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Servicing our oil fired Aga.......

Discussion in 'off topic' started by foxwelljsly, Sep 11, 2019.

  1. scotty38

    scotty38 pfm Member

    We get through around 1000 litres a year but that's just heat and water, no cooking as that's electric. We also use a woodburner that eliminates at least two radiators usually.
    I have considered an Aga but we have a small old farmhouse and the kitchen doesn't really lend itself to two cookers, as you say we'd need a "normal" cooker during the warmer months...
     
  2. Rockmeister

    Rockmeister pfm Member

    That about agrees with our consumption. This was a Nobel cooker (French version of an Aga) and it roughly doubled our oil consumption, so that if we did not use it at all, our Oil fired boiler used about 800litres a year, and the Noble added another tank full. I don't think the cost is fully justified in pure energy terms or even in Aga's much advertised 'locked in flavour', but in terms of pleasure (hard to cost as it's so personal, but once tried in a winter kitchen that has room for a nearby armchair, not easily forgettable...my wife lived in that chair with the dog), it works. We had another experience on the barge, on which the builder had installed a 50 year old coal burning Rayburn. Well suffice to say that they are luckily, no longer made. This house had a clean sheet kitchen but we opted for a gas/electric ovened range cooker and it's very cheap by comparison. The gas top used one 45k cylinder a year (£65) and the ovens? But not much. If it costs us £200 a year I'd be amazed. And it cooks beautifully.

    The dog however, is sad.
     
    scotty38 and peterm like this.
  3. scotty38

    scotty38 pfm Member

    Agree with the above. I'd have a much harder time stopping myself getting an Aga if our kitchen was big enough to live in, or at least have an armchair at its side. It would cause much confusion with the dogs as they'd have trouble deciding whether to lie in front of that or the woodburner :)
     
    peterm likes this.
  4. peterm

    peterm pfm Member

    I forgot about the dogs - they love it!

    Oh, and you can dry the washing on it as well!

    We used to have 2 radiators in the kitchen/dining room, one was removed when we got the Aga and the other one's been turned on only a handful of times in the last 20 years (usually for Christmas lunch if it's VERY cold outside).
     
  5. Weekender

    Weekender pfm Member

    We do not own an AGA but have used them in several holiday lets.
    One thing I would say is they are marvellous for slow cooking. The food produced is so gently cooked and has a lot of flavour.
    I guess a Slow Cooker might achieve the same result though I've never used one.
     
  6. foxwelljsly

    foxwelljsly Keep Music Vile

    OK, thanks all. It appears the full service I've been quoted for is for removing, cleaning, reseating and relighting the burner, sweeping the flue and doing a smoke test. Our house was tenanted for 8 years before we bought it, so if the flue is as dirty as the Aga was (absolutley caked in grime), I suspect it's advisable we get a pro in to do this this year, but learn to do the burner relighting and cleaning for next year. As you only really get household fluff in the flue, so it only needs doing about every 5 years or so. My BiL & I just re-lit it last year as it had a recent burner-only service.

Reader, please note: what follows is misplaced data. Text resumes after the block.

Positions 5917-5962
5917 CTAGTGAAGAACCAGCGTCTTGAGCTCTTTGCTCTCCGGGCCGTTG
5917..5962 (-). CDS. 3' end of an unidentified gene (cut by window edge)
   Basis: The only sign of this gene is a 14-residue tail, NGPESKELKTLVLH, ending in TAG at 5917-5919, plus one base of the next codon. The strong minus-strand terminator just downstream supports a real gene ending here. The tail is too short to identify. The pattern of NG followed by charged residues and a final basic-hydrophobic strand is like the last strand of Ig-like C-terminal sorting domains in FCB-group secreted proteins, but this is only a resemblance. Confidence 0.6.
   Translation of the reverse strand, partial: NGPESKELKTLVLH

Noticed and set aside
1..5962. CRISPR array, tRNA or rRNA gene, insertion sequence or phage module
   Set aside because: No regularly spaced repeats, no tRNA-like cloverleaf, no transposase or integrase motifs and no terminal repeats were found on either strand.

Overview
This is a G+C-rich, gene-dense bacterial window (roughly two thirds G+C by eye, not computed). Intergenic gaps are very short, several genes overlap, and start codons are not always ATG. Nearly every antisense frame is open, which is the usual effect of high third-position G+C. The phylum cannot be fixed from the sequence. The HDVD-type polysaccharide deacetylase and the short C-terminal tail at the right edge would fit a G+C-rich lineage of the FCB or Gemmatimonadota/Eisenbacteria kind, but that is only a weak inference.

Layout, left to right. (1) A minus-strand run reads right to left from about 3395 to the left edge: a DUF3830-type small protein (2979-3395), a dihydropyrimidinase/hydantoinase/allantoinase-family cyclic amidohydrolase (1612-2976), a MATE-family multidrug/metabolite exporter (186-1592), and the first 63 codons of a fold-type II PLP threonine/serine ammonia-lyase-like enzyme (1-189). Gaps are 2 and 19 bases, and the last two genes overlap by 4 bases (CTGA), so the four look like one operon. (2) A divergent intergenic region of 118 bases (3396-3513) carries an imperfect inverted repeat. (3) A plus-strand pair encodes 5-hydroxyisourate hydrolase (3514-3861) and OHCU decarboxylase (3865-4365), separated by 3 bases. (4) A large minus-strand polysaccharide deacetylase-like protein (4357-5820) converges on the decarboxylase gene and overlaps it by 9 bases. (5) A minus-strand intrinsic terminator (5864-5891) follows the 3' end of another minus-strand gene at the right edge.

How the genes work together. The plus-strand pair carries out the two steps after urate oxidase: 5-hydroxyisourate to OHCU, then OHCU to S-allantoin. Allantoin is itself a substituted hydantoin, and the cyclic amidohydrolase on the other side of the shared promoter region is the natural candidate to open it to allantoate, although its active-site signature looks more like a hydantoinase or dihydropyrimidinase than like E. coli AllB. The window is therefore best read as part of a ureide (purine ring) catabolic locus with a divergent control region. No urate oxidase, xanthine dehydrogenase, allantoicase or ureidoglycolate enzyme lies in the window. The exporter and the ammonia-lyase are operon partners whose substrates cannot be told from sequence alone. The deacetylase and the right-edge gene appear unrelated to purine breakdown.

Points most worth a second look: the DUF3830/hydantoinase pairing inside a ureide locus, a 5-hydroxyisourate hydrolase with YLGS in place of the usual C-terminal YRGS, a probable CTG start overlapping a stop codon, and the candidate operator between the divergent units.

We use the Aga for everything we can in the winter - cooking, heating the hot water, heating the kitchen and drying clothes. It's a lovely thing to have in the house and we make the most use out of it possible, but I doubt I would have installed one if it wasn't there.
     
  7. foxwelljsly

    foxwelljsly Keep Music Vile

    Unless you brown everything first, the results from slow cookers are anaemic and I have yet to find a slow cooker with a pot you can transfer from the hob after browning - which makes the process of making decent food in one a bit of a faff. A slow cooker crucible for a le crueset casserole would be a splendid idea - I wonder if such a thing exists? You also get very little evaporation when using a slow cooker, which means making a reduction on a conventional hob afterwards.

    In winter I keep a massive stockpot in the Aga bottom oven when it's not being used for anything else (it's awesome for kleftiko) - I just brown all bones in the top oven and chuck them in with the odd bayleaf and bit of veg.
     
    Rockmeister and Weekender like this.
  8. Rockmeister

    Rockmeister pfm Member

    Illegal hooch! Stockpot soup. I found a pub year back...the railway arms IIRC somewhere near the cotswolds who did a proper, all the leftovers into a cauldron, stockpot soup. By 'eck that was delicious, but about 10 years back they told me it'd be my last...apparently EU regulation outlawed it as a tad dodgy!?
    If I'd remembered THAT fact at voting time, it may well have swayed me...go Boris!! :)
     
    foxwelljsly likes this.
  9. cutting42

    cutting42 Heading to Fish Hacker Erg \o/

    We have this one with a removable pot that we brown with on the hob.

    [​IMG]
     
    foxwelljsly and Weekender like this.

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